Language Processing

Verbal mistakes may also be related to the way our brains process language. We silently edit our words before we speak, monitoring ourselves for mistakes or inappropriate language. This process happens constantly; Freudian slips may be moments where the process failed and a mistake slipped out before the brain was able to catch it.

People make around one to two errors for every 1,000 words they say. This amounts to somewhere between seven and 22 verbal slip-ups during the average day, depending on how much a person talks. While Freud imparted a great deal of hidden meaning in these errors, verbal mistakes may simply be an inevitable part of life.

Examples of Freudian Slips in Popular Culture

Today, we often use the term Freudian slip in a humorous way when a person makes a mistake in speech (especially one with sexual undertones). You’ve probably heard plenty of amusing slips of the tongue in your own life. Think about the time your biology teacher accidentally uttered "orgasm" instead of "organism," or the time you accidentally told someone you were “Sad to meet you!” instead of “Glad to meet you!”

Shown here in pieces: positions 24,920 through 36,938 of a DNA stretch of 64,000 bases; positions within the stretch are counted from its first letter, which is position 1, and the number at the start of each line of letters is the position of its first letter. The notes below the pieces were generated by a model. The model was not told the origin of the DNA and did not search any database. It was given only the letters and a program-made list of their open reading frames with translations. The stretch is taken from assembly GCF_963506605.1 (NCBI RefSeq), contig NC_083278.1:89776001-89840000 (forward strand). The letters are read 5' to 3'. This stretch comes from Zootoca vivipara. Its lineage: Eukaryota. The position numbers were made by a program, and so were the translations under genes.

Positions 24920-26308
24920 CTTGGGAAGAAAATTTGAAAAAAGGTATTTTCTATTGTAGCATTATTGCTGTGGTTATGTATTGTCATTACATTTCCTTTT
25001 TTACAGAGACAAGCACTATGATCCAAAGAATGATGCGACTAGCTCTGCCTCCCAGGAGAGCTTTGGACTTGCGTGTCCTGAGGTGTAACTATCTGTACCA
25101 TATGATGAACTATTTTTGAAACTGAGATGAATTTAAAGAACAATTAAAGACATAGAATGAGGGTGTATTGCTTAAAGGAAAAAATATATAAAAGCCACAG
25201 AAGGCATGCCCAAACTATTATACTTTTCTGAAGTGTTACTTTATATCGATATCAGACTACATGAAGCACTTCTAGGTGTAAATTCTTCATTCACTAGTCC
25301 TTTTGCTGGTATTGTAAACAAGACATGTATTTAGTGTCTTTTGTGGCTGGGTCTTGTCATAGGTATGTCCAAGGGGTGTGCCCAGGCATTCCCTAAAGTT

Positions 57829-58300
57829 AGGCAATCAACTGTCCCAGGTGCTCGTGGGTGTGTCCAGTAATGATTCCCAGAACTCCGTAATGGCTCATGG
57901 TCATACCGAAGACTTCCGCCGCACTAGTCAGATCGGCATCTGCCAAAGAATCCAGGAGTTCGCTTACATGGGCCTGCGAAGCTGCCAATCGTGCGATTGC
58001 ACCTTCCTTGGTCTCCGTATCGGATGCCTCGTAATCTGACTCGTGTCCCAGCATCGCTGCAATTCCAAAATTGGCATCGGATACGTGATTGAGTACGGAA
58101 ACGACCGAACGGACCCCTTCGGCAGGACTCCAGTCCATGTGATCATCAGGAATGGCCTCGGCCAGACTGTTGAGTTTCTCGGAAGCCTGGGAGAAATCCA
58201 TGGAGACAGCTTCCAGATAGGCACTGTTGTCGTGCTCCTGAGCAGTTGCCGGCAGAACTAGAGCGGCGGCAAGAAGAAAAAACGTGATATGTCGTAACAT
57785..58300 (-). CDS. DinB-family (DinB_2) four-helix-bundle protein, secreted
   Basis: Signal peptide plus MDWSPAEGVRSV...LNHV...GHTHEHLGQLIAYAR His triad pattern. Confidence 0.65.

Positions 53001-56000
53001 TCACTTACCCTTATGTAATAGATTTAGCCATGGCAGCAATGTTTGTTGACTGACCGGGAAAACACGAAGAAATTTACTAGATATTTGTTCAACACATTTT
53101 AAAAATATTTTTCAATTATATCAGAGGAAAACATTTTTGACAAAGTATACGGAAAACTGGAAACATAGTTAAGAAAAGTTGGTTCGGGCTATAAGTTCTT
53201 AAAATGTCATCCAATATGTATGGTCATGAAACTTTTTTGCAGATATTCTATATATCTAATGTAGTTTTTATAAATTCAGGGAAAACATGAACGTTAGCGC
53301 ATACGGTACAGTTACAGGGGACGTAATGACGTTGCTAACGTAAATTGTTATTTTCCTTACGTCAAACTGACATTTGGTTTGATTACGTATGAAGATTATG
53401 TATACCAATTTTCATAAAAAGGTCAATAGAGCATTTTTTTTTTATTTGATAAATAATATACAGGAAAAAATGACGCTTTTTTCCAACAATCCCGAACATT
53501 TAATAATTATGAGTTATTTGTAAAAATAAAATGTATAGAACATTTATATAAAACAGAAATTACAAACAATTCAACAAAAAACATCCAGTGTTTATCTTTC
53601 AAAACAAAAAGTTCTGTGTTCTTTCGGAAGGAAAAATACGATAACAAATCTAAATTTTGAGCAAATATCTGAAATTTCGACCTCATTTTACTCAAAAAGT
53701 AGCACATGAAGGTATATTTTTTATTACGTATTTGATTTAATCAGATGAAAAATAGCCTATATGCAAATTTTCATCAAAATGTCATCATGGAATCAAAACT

Verbal gaffes also provide plenty of amusement when spoken by famous figures, especially when such moments are captured on film.

Here are just a few modern examples of famous Freudian slips:

  • During a Vatican sermon in 2014, Pope Francis accidentally used the Italian word "cazzo" (which can translate to either "penis" or "f***") instead of "caso" (which means "example"). The Pope quickly corrected himself, but not before the mistake was shared on dozens of websites, blogs, and YouTube videos.
  • During a televised speech on education, Senator Ted Kennedy meant to say that "Our national interest ought to be to encourage the best and brightest." Instead, Kennedy accidentally said "breast"—his hands even cupping the air as he said the word. While he quickly corrected his gaffe and continued, the slip of the tongue seemed revealing considering his hand gestures and the family's reputation for womanizing.
  • At a Washington, D.C., dinner party, Condoleezza Rice, then National Security Advisor to President Bush, stated, “As I was telling my husb—as I was telling President Bush.” The Freudian slip seemed to reveal some hidden feelings the unmarried Rice might perhaps hold toward her boss.
  • When actress Amanda Seyfried appeared on the Today show to promote the film Ted 2, co-host Willie Geist accidentally described her character as "titsy" rather than "ditzy." Besides simply being an amusing slip, the comment perhaps revealed what was really on his mind.
3 Sources
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  1. Motley MT, Baars BJ. Effects of cognitive set upon laboratory induced verbal (Freudian) slips. J Speech Lang Hear Res. 1979;22(3):421-432. doi:10.1044/jshr.2203.421

  2. Wegner DM, Schneider DJ, Carter SR, White TL. Paradoxical effects of thought suppression. J Pers Soc Psychol. 1987;53(1):5-13. doi:10.1037//0022-3514.53.1.5

  3. Psychology Today. Slips of the tongue.